alabama construction law
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alabama construction law

IX. Damages

  1. Breach of Contract

    Damages awarded for breach of contract should return the party to the position he would have occupied had the contract not been violated. E. C. Ernst, Inc. v. Manhattan Const. Co. of Texas, 559 F.2d 268, 269 (5TH Cir. 1977) (applying Alabama law). One court has stated that "[t]he measure of damages in a breach of contract case is 'that sum which would place the injured party in the same condition he would have occupied if the contract had not been breached." Sanders v. J.W. Snyder Const. Co., Inc., 681 So.2d 576, 579 (Ala. Civ. App. 1996). Profit will be allowed as part of the recovery so long as the amount of the profit can be reasonably ascertained. Id. Damages may not be determined by mere speculation or conjecture. Briggs v. Woodfin, 388 So.2d 1221, 1225 (Ala.Civ.App. 1980).

  2. Homeowner's Claim for Faulty Construction

    A homeowner's damages for the contractor's failure to construct the house in a workmanlike manner is measured by the difference between the fair market value of the property as it was constructed, and the fair market value of the property as it should have been constructed. McDonald v. Schwartz, 706 So.2d 1230, 1233 (Ala.Civ.App. 1997); S.S. Steele & Co., Inc. v. Pugh, 473 So.2d 978, 982 (Ala.1985); Crocker v. Reed, 420 So.2d 285 (Ala.Civ.App.1982).

  3. Mental Anguish Damages

    Alabama law allows for mental anguish damages for an individual bringing a claim for breach of contract or breach of warranty related to a home. B & M Homes, Inc. v. Hogan, 376 So.2d 667 (Ala. 1979).

  4. Prejudgment Interest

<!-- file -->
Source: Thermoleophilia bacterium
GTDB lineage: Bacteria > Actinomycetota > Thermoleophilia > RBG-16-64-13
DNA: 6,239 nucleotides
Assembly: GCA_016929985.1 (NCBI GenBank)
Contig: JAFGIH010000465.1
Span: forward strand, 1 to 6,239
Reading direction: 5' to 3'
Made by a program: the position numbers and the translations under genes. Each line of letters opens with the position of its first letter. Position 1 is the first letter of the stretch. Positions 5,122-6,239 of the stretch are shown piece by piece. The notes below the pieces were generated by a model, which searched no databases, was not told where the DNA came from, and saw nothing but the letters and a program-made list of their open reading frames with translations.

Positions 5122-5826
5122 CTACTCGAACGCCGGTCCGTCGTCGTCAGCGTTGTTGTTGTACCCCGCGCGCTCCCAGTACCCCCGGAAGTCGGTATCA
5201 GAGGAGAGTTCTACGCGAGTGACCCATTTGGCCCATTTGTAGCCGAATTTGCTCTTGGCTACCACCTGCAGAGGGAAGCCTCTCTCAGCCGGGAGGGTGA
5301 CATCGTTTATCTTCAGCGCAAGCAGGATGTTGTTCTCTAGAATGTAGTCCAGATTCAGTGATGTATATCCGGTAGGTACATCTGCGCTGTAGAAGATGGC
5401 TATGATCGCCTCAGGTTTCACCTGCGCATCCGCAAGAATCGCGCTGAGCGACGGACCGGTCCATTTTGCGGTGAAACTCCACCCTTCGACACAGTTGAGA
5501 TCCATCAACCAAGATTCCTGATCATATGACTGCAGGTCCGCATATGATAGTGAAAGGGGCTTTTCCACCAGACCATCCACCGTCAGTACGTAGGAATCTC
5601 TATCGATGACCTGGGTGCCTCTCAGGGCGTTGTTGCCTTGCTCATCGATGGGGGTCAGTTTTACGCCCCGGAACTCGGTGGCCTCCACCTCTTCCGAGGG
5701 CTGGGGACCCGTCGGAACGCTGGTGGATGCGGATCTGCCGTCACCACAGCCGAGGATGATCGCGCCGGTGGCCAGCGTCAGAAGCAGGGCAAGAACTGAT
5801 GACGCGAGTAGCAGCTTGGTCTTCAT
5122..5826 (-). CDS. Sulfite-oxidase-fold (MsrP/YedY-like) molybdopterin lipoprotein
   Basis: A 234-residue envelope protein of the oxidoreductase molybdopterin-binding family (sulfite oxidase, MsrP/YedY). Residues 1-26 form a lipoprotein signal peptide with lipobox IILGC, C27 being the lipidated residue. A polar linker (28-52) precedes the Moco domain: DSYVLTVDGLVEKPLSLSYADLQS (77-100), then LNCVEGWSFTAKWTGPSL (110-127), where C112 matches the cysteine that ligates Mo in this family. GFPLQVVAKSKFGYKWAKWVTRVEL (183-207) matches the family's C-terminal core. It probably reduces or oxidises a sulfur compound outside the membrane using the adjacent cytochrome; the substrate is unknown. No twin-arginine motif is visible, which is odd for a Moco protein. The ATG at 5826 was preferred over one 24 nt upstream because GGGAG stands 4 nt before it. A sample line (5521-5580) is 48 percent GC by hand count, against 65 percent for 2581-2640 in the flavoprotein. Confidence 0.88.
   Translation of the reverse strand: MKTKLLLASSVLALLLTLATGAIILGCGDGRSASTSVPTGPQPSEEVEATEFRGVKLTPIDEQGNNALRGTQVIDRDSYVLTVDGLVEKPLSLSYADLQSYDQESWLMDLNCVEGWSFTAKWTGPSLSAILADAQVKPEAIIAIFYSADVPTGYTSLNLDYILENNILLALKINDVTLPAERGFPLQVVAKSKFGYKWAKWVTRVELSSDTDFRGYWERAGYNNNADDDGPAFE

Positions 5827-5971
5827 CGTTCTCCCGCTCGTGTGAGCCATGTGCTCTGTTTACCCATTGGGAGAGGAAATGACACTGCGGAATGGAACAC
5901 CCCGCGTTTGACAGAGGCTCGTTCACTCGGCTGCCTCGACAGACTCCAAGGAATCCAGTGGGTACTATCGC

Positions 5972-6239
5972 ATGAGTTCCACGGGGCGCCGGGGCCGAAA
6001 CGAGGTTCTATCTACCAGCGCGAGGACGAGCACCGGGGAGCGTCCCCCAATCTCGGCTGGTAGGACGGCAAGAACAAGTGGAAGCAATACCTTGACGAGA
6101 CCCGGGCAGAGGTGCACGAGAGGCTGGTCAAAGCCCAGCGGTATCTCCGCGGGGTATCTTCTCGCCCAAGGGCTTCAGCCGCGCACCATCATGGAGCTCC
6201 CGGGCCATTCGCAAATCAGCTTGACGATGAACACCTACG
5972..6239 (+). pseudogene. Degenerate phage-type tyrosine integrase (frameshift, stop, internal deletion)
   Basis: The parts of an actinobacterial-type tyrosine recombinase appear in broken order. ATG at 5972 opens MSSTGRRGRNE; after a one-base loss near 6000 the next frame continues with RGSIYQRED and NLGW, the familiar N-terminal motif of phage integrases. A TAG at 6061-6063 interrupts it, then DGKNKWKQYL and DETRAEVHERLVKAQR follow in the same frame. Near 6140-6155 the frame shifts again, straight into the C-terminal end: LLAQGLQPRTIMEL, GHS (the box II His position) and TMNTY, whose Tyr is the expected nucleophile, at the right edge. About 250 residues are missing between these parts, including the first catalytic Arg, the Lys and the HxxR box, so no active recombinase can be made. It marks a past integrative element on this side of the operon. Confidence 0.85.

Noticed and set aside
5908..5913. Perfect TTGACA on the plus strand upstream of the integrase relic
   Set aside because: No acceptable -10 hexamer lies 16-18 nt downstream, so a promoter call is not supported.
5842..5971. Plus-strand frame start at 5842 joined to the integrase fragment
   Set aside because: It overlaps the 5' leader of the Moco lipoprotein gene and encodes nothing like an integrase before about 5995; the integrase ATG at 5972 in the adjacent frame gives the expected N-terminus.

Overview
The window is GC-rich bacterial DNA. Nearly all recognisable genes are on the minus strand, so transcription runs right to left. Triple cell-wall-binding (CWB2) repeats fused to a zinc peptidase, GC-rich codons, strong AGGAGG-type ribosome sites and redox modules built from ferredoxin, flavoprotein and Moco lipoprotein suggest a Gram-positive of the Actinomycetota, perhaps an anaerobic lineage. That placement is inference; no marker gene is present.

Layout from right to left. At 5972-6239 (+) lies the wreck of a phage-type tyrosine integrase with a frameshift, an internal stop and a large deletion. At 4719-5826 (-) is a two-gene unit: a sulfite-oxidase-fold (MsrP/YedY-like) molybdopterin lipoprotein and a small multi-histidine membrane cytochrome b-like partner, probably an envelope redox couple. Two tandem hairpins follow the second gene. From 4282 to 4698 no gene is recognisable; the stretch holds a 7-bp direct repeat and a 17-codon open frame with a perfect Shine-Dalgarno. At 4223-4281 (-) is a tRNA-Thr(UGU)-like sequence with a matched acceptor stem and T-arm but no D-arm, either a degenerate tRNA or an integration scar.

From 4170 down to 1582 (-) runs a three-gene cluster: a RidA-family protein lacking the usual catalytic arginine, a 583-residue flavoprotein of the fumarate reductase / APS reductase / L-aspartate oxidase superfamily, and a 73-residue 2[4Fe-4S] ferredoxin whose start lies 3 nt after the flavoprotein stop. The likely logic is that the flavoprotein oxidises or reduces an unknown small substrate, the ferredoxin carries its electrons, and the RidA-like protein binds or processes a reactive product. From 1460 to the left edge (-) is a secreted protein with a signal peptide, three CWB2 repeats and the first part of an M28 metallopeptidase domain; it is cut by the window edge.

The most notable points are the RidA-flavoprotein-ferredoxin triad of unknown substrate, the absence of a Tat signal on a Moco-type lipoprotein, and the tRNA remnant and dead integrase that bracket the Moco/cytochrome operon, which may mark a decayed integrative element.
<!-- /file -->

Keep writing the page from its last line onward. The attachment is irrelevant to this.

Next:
Generally, under Alabama law only liquidated claims justify prejudgment interest. E. C. Ernst, Inc. v. Manhattan Const. Co. of Texas, 551 F.2d 1026, 1042 (5th Cir. 1977) cert. denied Providence Hospital v. Manhattan Const. Co. of Texas, 434 U.S. 1067, 98 S.Ct. 1246, 55 L.Ed.2d 769 (1978) (finding that claims of a general contractor for delays and deficiencies would be to uncertain to qualify for prejudgment interest.). Courts, however, have recognized two exceptions:

    (1) when the amount of damages are capable of being ascertained by mere computation; and (2) when the damages are complete at a particular time and can be determined as of such time in accordance with fixed rules of evidence and known standards of value.

    U.S. for Use and Ben. of Roper, IBG, a Div. of Roper Corp. v. Reisz, 718 F.2d 1004, 1007-08 (11th Cir. 1983) (applying Alabama law) (finding that contractor was not entitled to prejudgment interest under Alabama law for cost of certain delays caused by subcontractor where the duration of the delay was not certain and where the amount of damages was not ascertainable simply by computation).